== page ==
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In for replacing check valve. I'm guessing the sustained boost getting up to 110 is getting past a leaky valve.
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Old 10-28-2013, 09:22 AM   #9
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Great call on the potential leaking check valve. Braking hard after a short straight I would get a hard pedal with little braking force and then suddenly a lock up. I guess the lock up was occurring after the master cylinder was finally seeing some vacuum from the manifold off boost.

I'll track down a replacement check valve and spring for some big brakes.

Thanks folks.
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Old 10-28-2013, 11:16 AM   #10
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Quote:
Originally Posted by Savington View Post
I'm biased, but if you can fit it under your wheels, there's no better option than my 11.75" kit. Low rotor costs and excellent pedal feel. Combine it with OEM Sport rear brakes.

Trackspeed Engineering 11.75" BBK
I can say that, if budget is not a major hindrance, the full TSE BBPK* (Big Boy Pants Kit) is pretty stellar. I finally got to run mine recently and the pedal feel, consistency, and stopping power are silly.

Full disclosure: I have never driven another Miata with another BBK, so I can't comment on relative performance.


* TSE 11.75" front brake kit, TSE ducting, M-Tuned rear adaptors, Sport rear rotors, Hawk DTC-60 pads
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Old 10-28-2013, 11:59 AM   #11
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I'd put Wilwoods in the rear as well, Flyin' Miata has a kit that would go well with the TSE front setup.

I just got through installing the 11" front from 949 and the 10" rear from FM, but my car will always remain NA, and the lowest weight was the priority.
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Old 10-28-2013, 12:38 PM   #12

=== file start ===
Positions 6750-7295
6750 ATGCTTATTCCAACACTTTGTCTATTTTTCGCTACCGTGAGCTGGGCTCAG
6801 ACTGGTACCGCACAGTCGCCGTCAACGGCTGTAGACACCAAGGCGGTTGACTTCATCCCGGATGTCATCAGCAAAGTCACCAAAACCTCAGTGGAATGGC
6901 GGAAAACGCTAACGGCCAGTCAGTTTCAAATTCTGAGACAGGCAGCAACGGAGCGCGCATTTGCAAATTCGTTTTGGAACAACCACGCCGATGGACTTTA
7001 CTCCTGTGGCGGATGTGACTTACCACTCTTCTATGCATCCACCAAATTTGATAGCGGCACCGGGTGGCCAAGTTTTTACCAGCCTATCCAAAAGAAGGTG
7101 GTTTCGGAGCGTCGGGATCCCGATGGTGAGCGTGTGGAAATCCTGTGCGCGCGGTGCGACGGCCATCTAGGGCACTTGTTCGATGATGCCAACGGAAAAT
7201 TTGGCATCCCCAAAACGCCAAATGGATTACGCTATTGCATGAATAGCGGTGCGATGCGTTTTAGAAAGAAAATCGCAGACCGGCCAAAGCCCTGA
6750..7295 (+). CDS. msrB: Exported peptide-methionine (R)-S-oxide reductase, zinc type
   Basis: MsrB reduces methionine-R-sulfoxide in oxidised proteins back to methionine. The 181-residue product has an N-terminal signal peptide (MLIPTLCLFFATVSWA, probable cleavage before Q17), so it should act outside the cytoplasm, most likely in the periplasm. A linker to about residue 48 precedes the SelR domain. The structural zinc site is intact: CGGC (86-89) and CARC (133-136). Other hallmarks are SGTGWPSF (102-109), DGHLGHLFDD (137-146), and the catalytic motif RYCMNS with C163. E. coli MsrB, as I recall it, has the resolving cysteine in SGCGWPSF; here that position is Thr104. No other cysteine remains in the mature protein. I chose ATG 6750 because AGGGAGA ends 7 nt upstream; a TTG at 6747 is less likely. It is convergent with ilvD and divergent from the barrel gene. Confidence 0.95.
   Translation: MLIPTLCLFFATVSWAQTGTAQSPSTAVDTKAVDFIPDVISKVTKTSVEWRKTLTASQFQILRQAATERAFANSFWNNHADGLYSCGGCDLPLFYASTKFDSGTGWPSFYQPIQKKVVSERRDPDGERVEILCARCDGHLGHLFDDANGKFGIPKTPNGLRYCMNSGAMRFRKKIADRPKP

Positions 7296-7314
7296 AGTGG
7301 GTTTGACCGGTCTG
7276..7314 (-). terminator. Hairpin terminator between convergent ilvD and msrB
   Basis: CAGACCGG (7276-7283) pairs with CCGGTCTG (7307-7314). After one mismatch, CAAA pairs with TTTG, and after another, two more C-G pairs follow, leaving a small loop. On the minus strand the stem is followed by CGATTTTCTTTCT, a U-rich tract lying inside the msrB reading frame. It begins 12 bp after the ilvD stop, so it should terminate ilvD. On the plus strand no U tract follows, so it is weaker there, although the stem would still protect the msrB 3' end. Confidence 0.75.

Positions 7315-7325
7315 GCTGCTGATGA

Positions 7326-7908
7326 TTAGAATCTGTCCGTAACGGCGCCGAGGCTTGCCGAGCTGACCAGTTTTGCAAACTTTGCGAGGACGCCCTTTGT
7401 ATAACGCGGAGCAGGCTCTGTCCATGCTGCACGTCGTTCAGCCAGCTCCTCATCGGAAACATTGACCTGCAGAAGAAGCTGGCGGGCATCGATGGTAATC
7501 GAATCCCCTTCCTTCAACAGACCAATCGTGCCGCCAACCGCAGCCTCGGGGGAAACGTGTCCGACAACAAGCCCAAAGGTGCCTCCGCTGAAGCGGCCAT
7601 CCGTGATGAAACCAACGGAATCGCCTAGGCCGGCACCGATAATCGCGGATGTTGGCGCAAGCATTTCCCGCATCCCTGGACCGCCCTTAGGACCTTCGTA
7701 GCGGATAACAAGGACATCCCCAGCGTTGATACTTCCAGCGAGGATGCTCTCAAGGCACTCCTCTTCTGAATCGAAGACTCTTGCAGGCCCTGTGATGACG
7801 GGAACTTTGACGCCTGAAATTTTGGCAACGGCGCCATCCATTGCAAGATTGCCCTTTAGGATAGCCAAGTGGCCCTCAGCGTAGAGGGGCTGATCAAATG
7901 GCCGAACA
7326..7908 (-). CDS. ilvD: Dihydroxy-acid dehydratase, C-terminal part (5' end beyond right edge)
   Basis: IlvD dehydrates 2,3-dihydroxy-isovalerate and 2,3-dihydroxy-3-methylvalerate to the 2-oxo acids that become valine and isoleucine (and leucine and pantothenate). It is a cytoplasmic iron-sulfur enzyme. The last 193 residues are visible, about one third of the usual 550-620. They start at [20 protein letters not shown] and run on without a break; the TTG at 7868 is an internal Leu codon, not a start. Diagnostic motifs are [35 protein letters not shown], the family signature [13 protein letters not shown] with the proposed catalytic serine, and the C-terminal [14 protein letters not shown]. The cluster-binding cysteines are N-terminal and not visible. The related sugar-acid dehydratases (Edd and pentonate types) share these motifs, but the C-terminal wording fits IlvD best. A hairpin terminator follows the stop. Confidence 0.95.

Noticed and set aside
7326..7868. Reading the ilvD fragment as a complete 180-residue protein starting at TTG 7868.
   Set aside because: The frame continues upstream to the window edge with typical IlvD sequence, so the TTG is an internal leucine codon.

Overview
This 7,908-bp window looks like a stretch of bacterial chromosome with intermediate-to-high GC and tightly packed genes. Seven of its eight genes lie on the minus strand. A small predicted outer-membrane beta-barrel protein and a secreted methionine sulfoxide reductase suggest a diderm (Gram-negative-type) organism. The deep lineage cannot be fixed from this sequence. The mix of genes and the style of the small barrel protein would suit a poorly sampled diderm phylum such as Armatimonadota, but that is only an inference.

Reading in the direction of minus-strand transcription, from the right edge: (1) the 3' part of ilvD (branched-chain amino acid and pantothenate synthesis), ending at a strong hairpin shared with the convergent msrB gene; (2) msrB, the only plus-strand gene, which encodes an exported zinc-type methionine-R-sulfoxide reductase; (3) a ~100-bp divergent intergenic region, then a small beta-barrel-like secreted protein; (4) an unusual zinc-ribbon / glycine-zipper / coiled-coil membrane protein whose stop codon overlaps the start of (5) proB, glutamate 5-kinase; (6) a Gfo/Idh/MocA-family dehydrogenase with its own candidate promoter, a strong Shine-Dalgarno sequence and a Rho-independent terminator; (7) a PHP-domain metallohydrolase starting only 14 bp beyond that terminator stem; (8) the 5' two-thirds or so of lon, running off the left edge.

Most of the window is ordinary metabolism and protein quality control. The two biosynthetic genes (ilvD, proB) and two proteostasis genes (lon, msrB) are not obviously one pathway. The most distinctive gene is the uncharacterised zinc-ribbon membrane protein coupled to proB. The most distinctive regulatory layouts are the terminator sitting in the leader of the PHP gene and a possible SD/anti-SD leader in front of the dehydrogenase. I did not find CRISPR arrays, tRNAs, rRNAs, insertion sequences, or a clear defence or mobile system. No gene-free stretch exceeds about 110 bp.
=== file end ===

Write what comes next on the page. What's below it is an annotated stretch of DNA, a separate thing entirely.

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I'm running something similar to the 949 Wilwood 11" kit w/TSE ducting and non-sport rears and non sport master/booster/prop. So far, its all kinds of win.

It's been said many times: 11.75" TSE Kit w/prop valve + M-Tuned/Sport Rear Rotor + Sport booster & Master + ducts = bestest brakes.

I've got the M-Tuned brackets and sport booster/master in the garage should I need to upgrade beyond my current setup.
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Old 10-28-2013, 12:53 PM   #13
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^If you're getting serious, I'd go with Wilwoods in the rear too. This is what I put on the rear, but with Carbotechs.

Flyin' Miata : Chassis : Big brake kits : Flyin` Miata four piston rear brake upgrade - track

TSE was supposed to have something for the rears awhile ago, but I couldn't wait any longer.
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Old 10-28-2013, 01:27 PM   #14
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Quite honestly, the FM Wilwood rear seems like overkill, plus expensive. There are a lot of guys running the M-Tuned/Sport rears without issue so I tend to stick with and recommend what has been proven to work. I mean, maybe it'll let you get away with changing pads/rotors once a year or something for the average HPDE enthusiast but ROI on that seems excessive. Seems to me that $500 would be better spent on time behind the wheel.